Amid thousands of layoffs, a massive culling of contractors and senior departures after Elon Musk’s Twitter (TWTR) takeover, one appears to be personal as an engineer who publicly argued with him on the platform has been sacked.
The confrontation happened when Musk apologised for the fact that Twitter’s Android app is “super slow in many countries”. He suggested that was because the app was badly written.
Eric Frohnhoefer, a developer who said he had worked on Twitter's Android app for years, tweeted that Musk's assessment is wrong.
I have spent ~6yrs working on Twitter for Android and can say this is wrong. https://t.co/sh30ZxpD0N
— Eric Frohnhoefer @ 🏡(@EricFrohnhoefer) November 13, 2022
The two got in a back-and-forth in a public Twitter thread over technical issues concerning the Android app’s performance, with Musk at one point asking : “Twitter is super slow on Android. What have you done to fix that?”
Frohnhoefer admitted there is “plenty of room for performance improvements on Android”, he disputed Musk’s diagnosis of where the problems with speed had come from.
On Monday, Musk tweeted that the engineer had been fired. The tweet has since been deleted.
Watch: Mark Zuckerberg claims he was more considerate than Twitter's Elon Musk over Meta layoffs
The new Twitter boss, who is now calling himself ‘Chief Twit’, has had a tumultuous run since taking control of the company late last month.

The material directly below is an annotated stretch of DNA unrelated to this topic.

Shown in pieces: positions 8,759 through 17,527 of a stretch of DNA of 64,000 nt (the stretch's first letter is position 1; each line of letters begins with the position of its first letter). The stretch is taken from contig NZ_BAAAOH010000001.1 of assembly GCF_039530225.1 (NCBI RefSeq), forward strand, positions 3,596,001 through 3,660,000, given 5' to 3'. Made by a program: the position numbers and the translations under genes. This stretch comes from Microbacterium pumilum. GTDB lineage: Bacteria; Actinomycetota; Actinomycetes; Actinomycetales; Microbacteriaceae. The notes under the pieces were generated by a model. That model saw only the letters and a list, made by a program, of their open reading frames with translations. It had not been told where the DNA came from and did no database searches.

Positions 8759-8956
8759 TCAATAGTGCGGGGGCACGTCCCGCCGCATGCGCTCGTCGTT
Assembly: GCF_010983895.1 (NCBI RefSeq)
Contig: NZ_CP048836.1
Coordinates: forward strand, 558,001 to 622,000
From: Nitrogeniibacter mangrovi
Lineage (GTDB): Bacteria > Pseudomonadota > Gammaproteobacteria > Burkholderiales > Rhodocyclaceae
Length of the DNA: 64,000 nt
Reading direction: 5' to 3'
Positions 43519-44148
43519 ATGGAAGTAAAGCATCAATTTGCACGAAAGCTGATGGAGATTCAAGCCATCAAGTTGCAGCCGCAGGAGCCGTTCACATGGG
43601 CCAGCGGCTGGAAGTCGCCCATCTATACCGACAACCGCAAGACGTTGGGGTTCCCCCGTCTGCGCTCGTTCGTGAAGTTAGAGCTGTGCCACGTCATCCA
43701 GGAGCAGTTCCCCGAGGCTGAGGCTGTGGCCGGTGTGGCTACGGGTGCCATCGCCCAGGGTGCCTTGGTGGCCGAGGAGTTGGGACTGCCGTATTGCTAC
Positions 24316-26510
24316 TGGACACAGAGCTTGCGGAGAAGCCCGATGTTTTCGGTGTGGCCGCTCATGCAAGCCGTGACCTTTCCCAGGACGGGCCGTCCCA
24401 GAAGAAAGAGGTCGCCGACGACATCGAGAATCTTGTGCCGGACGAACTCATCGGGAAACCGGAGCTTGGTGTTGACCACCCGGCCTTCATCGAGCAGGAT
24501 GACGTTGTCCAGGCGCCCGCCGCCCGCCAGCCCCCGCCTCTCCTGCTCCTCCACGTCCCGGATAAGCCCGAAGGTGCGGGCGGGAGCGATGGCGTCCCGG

He has fired 3,500 employees (half of the global workforce), introduced a number of controversial features, like charging $8 for verified handles, banning parody accounts and going back and forth between an official grey check. Most of the changes have been rolled back.
A number of company executives have resigned, including head of integrity and safety Yoel Roth, chief privacy officer Damien Kieran, and chief information security officer Lea Kissner.
Twitter also cut between 4,400 and 5,500 contract employees on Saturday, some of whom only found out after losing access to internal systems
The chaos around the acquisition has led some Wall Street banks that lent Musk $13bn to finance the buyout to try to put some distance between them and the richest man on Earth.
The lenders have been approaching hedge funds and other asset managers for their interest in a chunk of the buyout debt at deeply discounted prices, according to Bloomberg.
Some funds have offered to take a piece of the loan package at a discount as low as 60 cents on the dollar, an indicator of a distressed company.
The discount signals that potential buyers are worried about Twitter’s revenues drying up or even going bankrupt, with the lower price offered up to try and cover potential risks.
With some advertisers looking to cut ties with Twitter, the platform could struggle for revenue. Musk said that Twitter has had “a massive drop in ad revenue” and further blamed “activists” for pressuring advertisers off the platform.